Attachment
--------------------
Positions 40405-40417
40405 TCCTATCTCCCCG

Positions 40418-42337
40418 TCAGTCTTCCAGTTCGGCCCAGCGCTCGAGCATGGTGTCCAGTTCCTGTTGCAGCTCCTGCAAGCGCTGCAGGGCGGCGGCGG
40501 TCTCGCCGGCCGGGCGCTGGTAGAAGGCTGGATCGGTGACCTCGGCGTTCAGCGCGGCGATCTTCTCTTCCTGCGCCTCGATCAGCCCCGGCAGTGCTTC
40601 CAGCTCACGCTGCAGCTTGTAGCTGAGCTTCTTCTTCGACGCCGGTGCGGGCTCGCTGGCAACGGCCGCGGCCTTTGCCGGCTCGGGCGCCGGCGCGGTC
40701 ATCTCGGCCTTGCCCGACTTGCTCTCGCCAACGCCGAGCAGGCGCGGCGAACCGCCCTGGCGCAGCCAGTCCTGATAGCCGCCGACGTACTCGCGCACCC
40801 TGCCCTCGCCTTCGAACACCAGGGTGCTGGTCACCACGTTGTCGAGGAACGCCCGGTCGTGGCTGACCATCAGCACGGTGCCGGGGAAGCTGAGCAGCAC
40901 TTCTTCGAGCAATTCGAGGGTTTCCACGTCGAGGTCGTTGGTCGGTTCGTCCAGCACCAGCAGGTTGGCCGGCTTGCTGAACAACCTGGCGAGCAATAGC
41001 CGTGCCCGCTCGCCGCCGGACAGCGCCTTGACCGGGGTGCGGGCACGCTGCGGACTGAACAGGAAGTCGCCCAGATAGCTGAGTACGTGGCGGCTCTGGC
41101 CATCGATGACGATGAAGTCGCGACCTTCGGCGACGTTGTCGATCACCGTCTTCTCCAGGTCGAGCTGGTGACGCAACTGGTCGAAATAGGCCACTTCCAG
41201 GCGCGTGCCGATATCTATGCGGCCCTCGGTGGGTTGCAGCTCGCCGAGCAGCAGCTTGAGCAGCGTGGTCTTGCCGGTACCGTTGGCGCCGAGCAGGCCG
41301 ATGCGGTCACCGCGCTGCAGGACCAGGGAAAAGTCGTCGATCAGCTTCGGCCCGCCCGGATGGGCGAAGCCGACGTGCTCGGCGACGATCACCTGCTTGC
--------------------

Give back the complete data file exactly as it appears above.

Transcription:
Positions 40405-40417
40405 TCCTATCTCCCCG

Positions 40418-42337
40418 TCAGTCTTCCAGTTCGGCCCAGCGCTCGAGCATGGTGTCCAGTTCCTGTTGCAGCTCCTGCAAGCGCTGCAGGGCGGCGGCGG
40501 TCTCGCCGGCCGGGCGCTGGTAGAAGGCTGGATCGGTGACCTCGGCGTTCAGCGCGGCGATCTTCTCTTCCTGCGCCTCGATCAGCCCCGGCAGTGCTTC
40601 CAGCTCACGCTGCAGCTTGTAGCTGAGCTTCTTCTTCGACGCCGGTGCGGGCTCGCTGGCAACGGCCGCGGCCTTTGCCGGCTCGGGCGCCGGCGCGGTC
40701 ATCTCGGCCTTGCCCGACTTGCTCTCGCCAACGCCGAGCAGGCGCGGCGAACCGCCCTGGCGCAGCCAGTCCTGATAGCCGCCGACGTACTCGCGCACCC
40801 TGCCCTCGCCTTCGAACACCAGGGTGCTGGTCACCACGTTGTCGAGGAACGCCCGGTCGTGGCTGACCATCAGCACGGTGCCGGGGAAGCTGAGCAGCAC
40901 TTCTTCGAGCAATTCGAGGGTTTCCACGTCGAGGTCGTTGGTCGGTTCGTCCAGCACCAGCAGGTTGGCCGGCTTGCTGAACAACCTGGCGAGCAATAGC
41001 CGTGCCCGCTCGCCGCCGGACAGCGCCTTGACCGGGGTGCGGGCACGCTGCGGACTGAACAGGAAGTCGCCCAGATAGCTGAGTACGTGGCGGCTCTGGC
41101 CATCGATGACGATGAAGTCGCGACCTTCGGCGACGTTGTCGATCACCGTCTTCTCCAGGTCGAGCTGGTGACGCAACTGGTCGAAATAGGCCACTTCCAG
41201 GCGCGTGCCGATATCTATGCGGCCCTCGGTGGGTTGCAGCTCGCCGAGCAGCAGCTTGAGCAGCGTGGTCTTGCCGGTACCGTTGGCGCCGAGCAGGCCG
41301 ATGCGGTCACCGCGCTGCAGGACCAGGGAAAAGTCGTCGATCAGCTTCGGCCCGCCCGGATGGGCGAAGCCGACGTGCTCGGCGACGATCACCTGCTTGC